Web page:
However, new opportunities arise when we consider multilayer PCBs (e.g. four layers). As shown in figure 2, a typical four-layer PCB comprises three layers of FR4 epoxy/prepreg and four layers of copper. The two outermost epoxy layers have a thickness of just 0.38 mm, making it possible to obtain approximately four times the capacitance per cm2 of board area, and approximately 16 times faster diffusion of moisture into the board. A greater number of capacitors per cm2 is now also possible, and these can be connected in parallel. If we additionally drill many small holes into the board in various places, response times of less than 24 hours (at room temperature) become possible. In most cases, this is sufficient to detect potential fault conditions associated with moisture penetrating into the board.
In this project, measurements were taken for four PCBs (10 × 16 cm). The boards were four-layer boards of the kind described above. Each board was prepared with 21 MLIs to test different combinations of size, placement (on both "raw" and individual boards), number of holes, and available copper area.
We chose this more "practical" approach since an analytic method for finding the optimal solution would be overwhelming and highly time-consuming, given the number of variables.
The combined (parallel) capacitance of the two outer layers was measured for each MLI.
The capacitance measurements were performed using a handheld Keysight U1733C LCR meter (priced at about 3500 DKK). However, a suitable board interface circuit (for a microcontroller, etc.) could likely be made inexpensively.
The four PCBs were tested pairwise at two different conditions: 25°C / > 90% RH (five weeks) and 65°C / > 90% RH (four weeks).
Figure 3 shows the curve for the MLI with the best performance at 25°C / 95% RH.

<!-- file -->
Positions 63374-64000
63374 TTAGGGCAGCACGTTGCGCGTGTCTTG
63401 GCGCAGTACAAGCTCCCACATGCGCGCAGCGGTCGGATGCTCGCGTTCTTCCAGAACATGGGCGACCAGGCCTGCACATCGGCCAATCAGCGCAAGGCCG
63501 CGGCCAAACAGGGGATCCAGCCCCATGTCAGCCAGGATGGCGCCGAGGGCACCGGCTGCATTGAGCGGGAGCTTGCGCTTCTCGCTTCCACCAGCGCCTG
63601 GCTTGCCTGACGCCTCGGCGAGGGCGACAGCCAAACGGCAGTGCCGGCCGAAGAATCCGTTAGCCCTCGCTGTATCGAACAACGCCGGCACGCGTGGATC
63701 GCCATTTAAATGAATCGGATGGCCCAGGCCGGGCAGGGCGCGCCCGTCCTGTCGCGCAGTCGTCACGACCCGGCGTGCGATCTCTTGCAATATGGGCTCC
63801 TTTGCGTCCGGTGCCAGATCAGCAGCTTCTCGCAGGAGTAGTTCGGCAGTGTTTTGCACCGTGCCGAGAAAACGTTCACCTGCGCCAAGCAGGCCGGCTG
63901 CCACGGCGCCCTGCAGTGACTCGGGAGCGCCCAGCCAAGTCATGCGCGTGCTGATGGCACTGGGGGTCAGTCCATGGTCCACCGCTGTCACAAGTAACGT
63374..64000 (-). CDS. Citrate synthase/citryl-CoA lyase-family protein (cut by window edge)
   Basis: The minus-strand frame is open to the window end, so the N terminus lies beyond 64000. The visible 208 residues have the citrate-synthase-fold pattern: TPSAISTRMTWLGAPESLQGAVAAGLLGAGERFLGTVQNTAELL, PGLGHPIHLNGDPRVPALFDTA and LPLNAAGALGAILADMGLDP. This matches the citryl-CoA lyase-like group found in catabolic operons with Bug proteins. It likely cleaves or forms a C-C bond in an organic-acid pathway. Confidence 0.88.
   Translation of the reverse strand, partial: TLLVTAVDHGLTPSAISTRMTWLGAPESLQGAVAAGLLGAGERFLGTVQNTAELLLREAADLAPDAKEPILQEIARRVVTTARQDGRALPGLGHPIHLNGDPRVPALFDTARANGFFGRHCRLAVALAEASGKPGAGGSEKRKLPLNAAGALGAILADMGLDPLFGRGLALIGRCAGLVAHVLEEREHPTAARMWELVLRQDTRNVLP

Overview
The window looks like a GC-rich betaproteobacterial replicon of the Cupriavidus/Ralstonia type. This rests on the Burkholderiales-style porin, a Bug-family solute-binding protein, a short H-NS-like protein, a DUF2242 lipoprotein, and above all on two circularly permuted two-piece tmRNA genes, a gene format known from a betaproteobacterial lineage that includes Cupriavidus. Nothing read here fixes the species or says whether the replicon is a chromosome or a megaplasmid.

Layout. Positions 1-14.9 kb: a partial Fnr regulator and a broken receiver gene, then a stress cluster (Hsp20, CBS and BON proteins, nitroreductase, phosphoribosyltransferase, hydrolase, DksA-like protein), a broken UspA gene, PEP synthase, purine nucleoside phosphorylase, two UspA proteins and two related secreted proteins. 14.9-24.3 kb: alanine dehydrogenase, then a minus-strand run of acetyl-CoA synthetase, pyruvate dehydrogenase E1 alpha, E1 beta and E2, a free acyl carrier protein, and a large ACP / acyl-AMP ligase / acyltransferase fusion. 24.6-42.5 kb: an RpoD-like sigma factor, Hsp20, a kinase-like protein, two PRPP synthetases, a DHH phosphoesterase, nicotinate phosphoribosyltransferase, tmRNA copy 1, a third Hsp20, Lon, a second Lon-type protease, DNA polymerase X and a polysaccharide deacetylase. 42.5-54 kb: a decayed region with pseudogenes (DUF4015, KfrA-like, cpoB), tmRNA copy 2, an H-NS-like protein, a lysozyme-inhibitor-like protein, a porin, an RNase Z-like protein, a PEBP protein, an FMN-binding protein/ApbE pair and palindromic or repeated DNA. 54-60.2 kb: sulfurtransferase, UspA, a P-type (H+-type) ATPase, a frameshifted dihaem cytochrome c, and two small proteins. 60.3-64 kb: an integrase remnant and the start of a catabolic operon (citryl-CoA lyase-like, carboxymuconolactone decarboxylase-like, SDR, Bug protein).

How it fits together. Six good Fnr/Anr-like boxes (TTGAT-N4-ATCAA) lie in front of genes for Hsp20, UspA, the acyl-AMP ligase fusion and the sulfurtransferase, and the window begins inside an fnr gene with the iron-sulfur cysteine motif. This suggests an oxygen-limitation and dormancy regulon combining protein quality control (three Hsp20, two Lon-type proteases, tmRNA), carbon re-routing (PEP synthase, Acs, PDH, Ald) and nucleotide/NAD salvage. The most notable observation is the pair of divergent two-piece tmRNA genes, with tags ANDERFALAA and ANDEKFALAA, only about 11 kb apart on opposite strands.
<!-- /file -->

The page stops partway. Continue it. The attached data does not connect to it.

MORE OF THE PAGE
The curve in fig. 3 shows the results for the best MLI, which measures 4 cm2 and has a copper / empty space ratio of 75%/25% (196 holes with a diameter of 0.8 mm). The results confirm that measurable changes in capacitance can be obtained within a few hours. As expected, the total change in capacitance was of about 7%. These results also show that, depending on the application in question, MLIs may be optimised for either response time or change in capacitance (sensitivity). Furthermore, suitable measurement electronics could also detect and provide an indication of the development of condensation.
An MLI can naturally be built into a product's electronics (its PCB). Of course, a free-standing implementation can also be used.
There are many possibilities for MLIs. All products used outdoors and in coastal/maritime environments are immediate candidates for use. Because MLIs can be integrated into a PCB, moulded applications are another ideal candidate.
The next tasks in this project are as follows:
- designing a suitable interface circuit
- verifying the overall design
- obtaining field measurements from practically integrated MLIs in products offered by manufacturers.